BARCELONA—Lifeless, tinny sound is the norm for most mobile devices, but Lenovo’s bucking that trend with its new Tab 2 A8 (starting at $130) and Tab 2 A10-70 (starting at $200). Announced Sunday at Mobile World Congress, both Android tablets will feature Dolby Atmos 3D sound technology. I can’t embed a sound bite, so you’ll have to believe me: This is truly impressive sound quality for the price.
We listened to the Tab 2 A8’s Dolby Atmos sound using headphones (the built-in speakers are nothing special). The Atmos technology makes you think you’re hearing sounds coming not just from left and right, but also above, behind, ahead…it’s a distinctly better audio experience.
I didn’t need headphones to appreciate what the Tab 2 A10-70 could achieve, with Dolby Atmos and the wide sound bar built into the bottom of one side. You’re not going to mistake it for a nice stereo system, but you’re also not going to wince. The same immersive audio experience emanated from that sound bar.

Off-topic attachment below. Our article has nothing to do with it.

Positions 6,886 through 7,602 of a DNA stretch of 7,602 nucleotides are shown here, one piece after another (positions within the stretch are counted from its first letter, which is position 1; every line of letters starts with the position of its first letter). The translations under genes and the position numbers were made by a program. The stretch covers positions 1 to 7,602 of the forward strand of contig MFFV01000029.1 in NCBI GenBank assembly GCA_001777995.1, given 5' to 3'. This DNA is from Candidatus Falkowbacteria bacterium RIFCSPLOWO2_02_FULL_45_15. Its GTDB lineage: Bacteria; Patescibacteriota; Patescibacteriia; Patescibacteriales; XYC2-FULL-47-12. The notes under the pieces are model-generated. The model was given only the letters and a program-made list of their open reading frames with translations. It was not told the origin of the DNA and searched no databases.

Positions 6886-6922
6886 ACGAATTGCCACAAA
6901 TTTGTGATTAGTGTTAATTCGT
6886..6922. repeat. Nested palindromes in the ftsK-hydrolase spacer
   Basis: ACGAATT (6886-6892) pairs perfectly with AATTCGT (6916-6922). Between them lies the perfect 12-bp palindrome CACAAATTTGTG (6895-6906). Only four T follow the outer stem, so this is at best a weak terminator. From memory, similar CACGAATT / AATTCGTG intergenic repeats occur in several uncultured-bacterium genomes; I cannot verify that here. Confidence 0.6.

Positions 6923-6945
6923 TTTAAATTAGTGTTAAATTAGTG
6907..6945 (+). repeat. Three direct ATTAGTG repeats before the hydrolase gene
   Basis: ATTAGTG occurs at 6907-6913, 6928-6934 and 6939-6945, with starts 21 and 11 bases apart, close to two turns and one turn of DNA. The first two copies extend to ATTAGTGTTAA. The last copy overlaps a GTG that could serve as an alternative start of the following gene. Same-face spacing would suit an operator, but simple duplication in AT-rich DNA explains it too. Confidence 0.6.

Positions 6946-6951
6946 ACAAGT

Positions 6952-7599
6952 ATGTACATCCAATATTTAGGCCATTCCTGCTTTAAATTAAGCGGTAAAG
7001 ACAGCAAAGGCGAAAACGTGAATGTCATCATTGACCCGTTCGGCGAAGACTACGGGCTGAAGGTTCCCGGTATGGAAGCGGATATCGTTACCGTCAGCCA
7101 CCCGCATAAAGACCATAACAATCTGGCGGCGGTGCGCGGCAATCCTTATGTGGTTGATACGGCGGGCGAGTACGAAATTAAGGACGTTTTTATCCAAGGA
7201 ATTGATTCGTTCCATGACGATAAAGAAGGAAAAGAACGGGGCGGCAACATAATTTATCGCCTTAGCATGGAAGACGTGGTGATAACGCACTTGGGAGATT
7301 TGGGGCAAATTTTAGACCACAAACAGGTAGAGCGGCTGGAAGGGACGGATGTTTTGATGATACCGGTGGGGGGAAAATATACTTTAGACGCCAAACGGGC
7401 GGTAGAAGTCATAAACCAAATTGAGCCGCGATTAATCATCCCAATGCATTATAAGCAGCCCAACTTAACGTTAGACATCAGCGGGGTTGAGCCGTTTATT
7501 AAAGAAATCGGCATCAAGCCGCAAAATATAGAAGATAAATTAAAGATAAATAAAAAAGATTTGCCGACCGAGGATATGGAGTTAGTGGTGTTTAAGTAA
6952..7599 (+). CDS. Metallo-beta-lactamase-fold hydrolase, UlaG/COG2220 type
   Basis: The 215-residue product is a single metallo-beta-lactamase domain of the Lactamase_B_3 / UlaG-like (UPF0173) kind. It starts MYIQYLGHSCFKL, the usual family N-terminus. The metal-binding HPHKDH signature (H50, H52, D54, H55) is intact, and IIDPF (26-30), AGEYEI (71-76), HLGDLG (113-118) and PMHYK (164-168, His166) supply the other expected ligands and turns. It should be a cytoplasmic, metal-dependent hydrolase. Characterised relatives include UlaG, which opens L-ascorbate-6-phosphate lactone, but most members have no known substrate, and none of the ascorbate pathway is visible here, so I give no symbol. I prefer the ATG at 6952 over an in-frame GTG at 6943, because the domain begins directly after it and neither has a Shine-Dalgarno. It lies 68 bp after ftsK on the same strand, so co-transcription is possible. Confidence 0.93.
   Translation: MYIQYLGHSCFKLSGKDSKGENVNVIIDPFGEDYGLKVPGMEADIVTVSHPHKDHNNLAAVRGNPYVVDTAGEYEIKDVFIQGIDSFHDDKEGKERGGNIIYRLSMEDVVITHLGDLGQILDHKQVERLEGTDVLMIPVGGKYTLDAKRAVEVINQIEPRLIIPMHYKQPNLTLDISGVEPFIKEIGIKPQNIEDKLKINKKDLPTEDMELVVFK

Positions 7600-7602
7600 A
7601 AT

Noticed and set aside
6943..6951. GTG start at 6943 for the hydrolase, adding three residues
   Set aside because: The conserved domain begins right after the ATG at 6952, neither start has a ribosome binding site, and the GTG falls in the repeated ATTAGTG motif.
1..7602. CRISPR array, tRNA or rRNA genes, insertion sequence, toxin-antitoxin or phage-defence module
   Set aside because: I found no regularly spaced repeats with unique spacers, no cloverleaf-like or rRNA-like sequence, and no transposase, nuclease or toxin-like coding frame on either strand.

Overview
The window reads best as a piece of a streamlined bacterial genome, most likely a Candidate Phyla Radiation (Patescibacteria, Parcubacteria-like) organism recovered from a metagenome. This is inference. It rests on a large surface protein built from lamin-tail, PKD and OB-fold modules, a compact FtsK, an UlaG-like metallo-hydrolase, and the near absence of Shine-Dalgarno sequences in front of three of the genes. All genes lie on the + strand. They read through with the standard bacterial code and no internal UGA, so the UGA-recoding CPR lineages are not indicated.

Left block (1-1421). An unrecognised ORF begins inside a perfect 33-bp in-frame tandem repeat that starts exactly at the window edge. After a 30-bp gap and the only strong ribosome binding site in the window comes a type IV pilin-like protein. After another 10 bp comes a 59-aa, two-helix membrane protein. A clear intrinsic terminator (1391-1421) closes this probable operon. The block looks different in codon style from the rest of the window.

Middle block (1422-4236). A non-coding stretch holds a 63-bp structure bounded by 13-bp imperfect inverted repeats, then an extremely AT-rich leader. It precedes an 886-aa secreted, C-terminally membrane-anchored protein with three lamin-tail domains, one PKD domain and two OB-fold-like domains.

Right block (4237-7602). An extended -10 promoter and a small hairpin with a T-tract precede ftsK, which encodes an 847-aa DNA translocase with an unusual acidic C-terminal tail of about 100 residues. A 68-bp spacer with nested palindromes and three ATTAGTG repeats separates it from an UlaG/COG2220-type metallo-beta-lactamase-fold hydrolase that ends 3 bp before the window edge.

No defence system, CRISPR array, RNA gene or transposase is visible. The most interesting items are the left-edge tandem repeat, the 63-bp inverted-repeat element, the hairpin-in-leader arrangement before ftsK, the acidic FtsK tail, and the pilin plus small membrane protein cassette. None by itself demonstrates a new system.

Both Tab 2 devices have other nice attributes. The A8’s 8-inch IPS screen has a resolution of 1280×800 pixels. The A10-70’s 10.1-inch display has a resolution of 1920×1200 pixels. The A8 also has dual SIM slots for GSM and 4G LTE, so you could conceivably use this as a crazy-large phablet. The LTE version of the A8 will cost $180. If you must be that person who uses your tablet as a camera, the A8 has front 2MP and rear 5MP models, while the A10-70 has 5MP front and 8MP rear. Both tablets use MediaTek quad-core processors.
Android Lollipop will come preinstalled on the A8 when it ships in June. The A10-70 ships in April with Android 4.4 KitKat and will be upgradable to Lollipop in June. The LTE version of the A10-70 will cost $280.
It’s not hard to find an affordable Android tablet, but it is hard to find any tablet with decent sound. Lenovo’s new Tab 2 tablets are reasonably priced and offer surprisingly good sound systems, and that should give them an edge in a crowded field.
Melissa Riofrio spent her formative journalistic years reviewing some of the biggest iron at PCWorld--desktops, laptops, storage, printers--and she continued to focus on hardware testing during stints at Computer Currents and CNET. Currently, in addition to leading PCWorld’s content direction, she covers productivity laptops and Chromebooks.